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1 Chapter 4 Politics and Law. 2 Learning Objectives To understand the importance of the political and legal environments in both the home and host countries.

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Presentation on theme: "1 Chapter 4 Politics and Law. 2 Learning Objectives To understand the importance of the political and legal environments in both the home and host countries."— Presentation transcript:

1 1 Chapter 4 Politics and Law

2 2 Learning Objectives To understand the importance of the political and legal environments in both the home and host countries to the international business executive. To learn how governments affect business through legislation and regulations. To see how the political actions of countries expose firms to international risks. To examine the differing laws regulating international trade found in different countries. To understand how international political relations, agreements, and treaties can affect international business.

3 3 A Look at Three Segments The Home-Country Perspective Host Country Political and Legal Environment International Relations and Laws

4 4 The Home Country Perspective Major areas of governmental activity that are of concern to the international business manager: Embargoes and Sanctions Export Controls Regulation of International Business Behavior

5 5 Sanctions and Embargoes Governmental actions that distort free flows of trade in goods, services, or ideas for adversarial and political, rather than economic, purposes. Sanctions tend to consist of specific coercive trade measures. Embargoes are typically broader in that they prohibit trade entirely.

6 6 Export Controls Are designed to deny or delay the acquisition of strategically important goods by adversaries. The legal basis for export controls varies in nations. Most international business can be carried out under NLR conditions. Export licenses are issued by the Dept. of Commerce for commodities whose export is considered sensitive.

7 7 How an Export License is Issued Specialists in the Department of Commerce match the exported commodity with the Critical Commodities list, the country of destination, and the recipient company. If no concerns exist in any one of the three areas, a license is issued. This process is only carried out if the product or the recipient country is considered sensitive.

8 8 A New Environment for Export Controls Focus of export controls on the Third World A loosening of mutual bonds among allied nations The increased foreign availability of high- tech products The speed of change and the rapid dissemination of information and innovation around the world The issue of equipment size

9 9 Implementation and Enforcement of Export Controls Export controls are increasingly difficult to implement and enforce. The number of countries that are able to manufacture products of strategic importance has increased. Products that are in need of control are developed and disseminated very quickly. It is difficult to control the transfer of technology and know-how.

10 10 Regulation of International Business Behavior Regulations on firms varies substantially among nations. Nations may employ boycotts to govern business activities. Antitrust Laws are a regulatory activity.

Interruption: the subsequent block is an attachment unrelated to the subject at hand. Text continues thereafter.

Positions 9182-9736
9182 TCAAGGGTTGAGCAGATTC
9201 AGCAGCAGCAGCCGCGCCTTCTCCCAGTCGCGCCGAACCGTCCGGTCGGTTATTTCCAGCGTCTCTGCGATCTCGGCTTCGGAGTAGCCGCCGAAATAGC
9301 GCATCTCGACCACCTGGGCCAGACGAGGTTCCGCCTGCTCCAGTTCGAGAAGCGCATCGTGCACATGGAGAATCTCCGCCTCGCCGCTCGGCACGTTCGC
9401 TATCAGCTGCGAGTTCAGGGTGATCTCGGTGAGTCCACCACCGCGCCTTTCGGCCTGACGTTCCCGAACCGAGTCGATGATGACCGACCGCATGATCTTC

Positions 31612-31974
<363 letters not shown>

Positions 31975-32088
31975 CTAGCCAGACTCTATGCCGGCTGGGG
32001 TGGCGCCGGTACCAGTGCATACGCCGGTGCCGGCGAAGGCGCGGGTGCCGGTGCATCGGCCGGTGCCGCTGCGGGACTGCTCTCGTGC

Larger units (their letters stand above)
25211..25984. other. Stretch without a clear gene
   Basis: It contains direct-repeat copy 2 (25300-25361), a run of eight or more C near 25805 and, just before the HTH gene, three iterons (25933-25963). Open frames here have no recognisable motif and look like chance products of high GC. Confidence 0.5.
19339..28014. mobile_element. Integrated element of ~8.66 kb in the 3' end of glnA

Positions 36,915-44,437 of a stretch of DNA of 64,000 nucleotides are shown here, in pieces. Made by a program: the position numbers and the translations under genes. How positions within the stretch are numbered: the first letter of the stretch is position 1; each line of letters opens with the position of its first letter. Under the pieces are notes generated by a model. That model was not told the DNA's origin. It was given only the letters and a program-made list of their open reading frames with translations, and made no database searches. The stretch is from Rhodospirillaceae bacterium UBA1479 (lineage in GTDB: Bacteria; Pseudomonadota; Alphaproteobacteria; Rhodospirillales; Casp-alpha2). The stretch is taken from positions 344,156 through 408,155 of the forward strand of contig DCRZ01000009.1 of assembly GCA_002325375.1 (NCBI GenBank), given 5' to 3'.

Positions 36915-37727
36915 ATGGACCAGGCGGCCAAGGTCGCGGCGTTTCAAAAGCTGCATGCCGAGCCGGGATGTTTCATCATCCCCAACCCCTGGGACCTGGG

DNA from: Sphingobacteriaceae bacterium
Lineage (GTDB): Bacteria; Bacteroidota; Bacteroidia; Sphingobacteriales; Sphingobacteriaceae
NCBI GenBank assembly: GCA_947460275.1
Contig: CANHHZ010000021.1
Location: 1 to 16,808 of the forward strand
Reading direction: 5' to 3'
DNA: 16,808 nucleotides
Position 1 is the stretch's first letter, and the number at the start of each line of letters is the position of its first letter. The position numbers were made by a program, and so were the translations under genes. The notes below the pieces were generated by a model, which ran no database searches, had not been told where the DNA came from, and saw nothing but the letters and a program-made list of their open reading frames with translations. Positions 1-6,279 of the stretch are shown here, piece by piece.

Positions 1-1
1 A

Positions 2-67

11 11 Bribery Firms operating abroad are affected by laws against bribery and corruption. International businesses may bribe to counterbalance poor product quality, to create a market for goods, or to stay competitive with other firms that bribe.

12 12 Host Country Political Action and Risk Varies widely from country to country Economic Risk Less dangerous, but more common

13 13 Three Types of Political Risk Ownership Risk Exposes property and life Operating Risk Interference with the ongoing operations of a firm Transfer Risk Limitations on the outflow of funds

14 14 Political Risk May Involve Confiscation The government takeover of a firm without compensation to the owners. Expropriation A form of government takeover in which the firm’s owners are compensated. Domestication The government demands transfer of ownership and management responsibility.

15 15 Economic Risk Exchange controls may be levied Tax policies may be used to control corporations and their capital Price controls may employed to control prices of imported products or services

16 16 Managing the Risk Demonstration of concern with host country’s society can be effective. Firms can take out insurance to cover losses due to political and economic risk.

17 17 Legal Differences and Restraints Countries differ in their laws as as well as in their use of the law. There are two major legal systems worldwide: Common Law: Based on tradition and dependent upon precedent and custom. Code Law: Based on a comprehensive set of written statutes.

18 18 International Relations and Laws International Politics:The effect of politics on international business is determined by both the bilateral political relations between home and host countries and by multilateral agreements governing the relations among groups of countries. International Law:Plays an important role in the conduct of international business. Treaties and agreements have a strong influence on international business operations.

19 19 International Law The World Trade Organization defines internationally acceptable economic practices for its member nations. The Patent Cooperation Treaty (PCT) provides procedures for filing patent applications. The United Nations has developed codes and guidelines that affect international business.

20 20 In cases of disagreement, the parties can choose: Arbitration: Procedures are quicker and often spelled out in the original contract Litigation: Often involves extensive delays and is very costly

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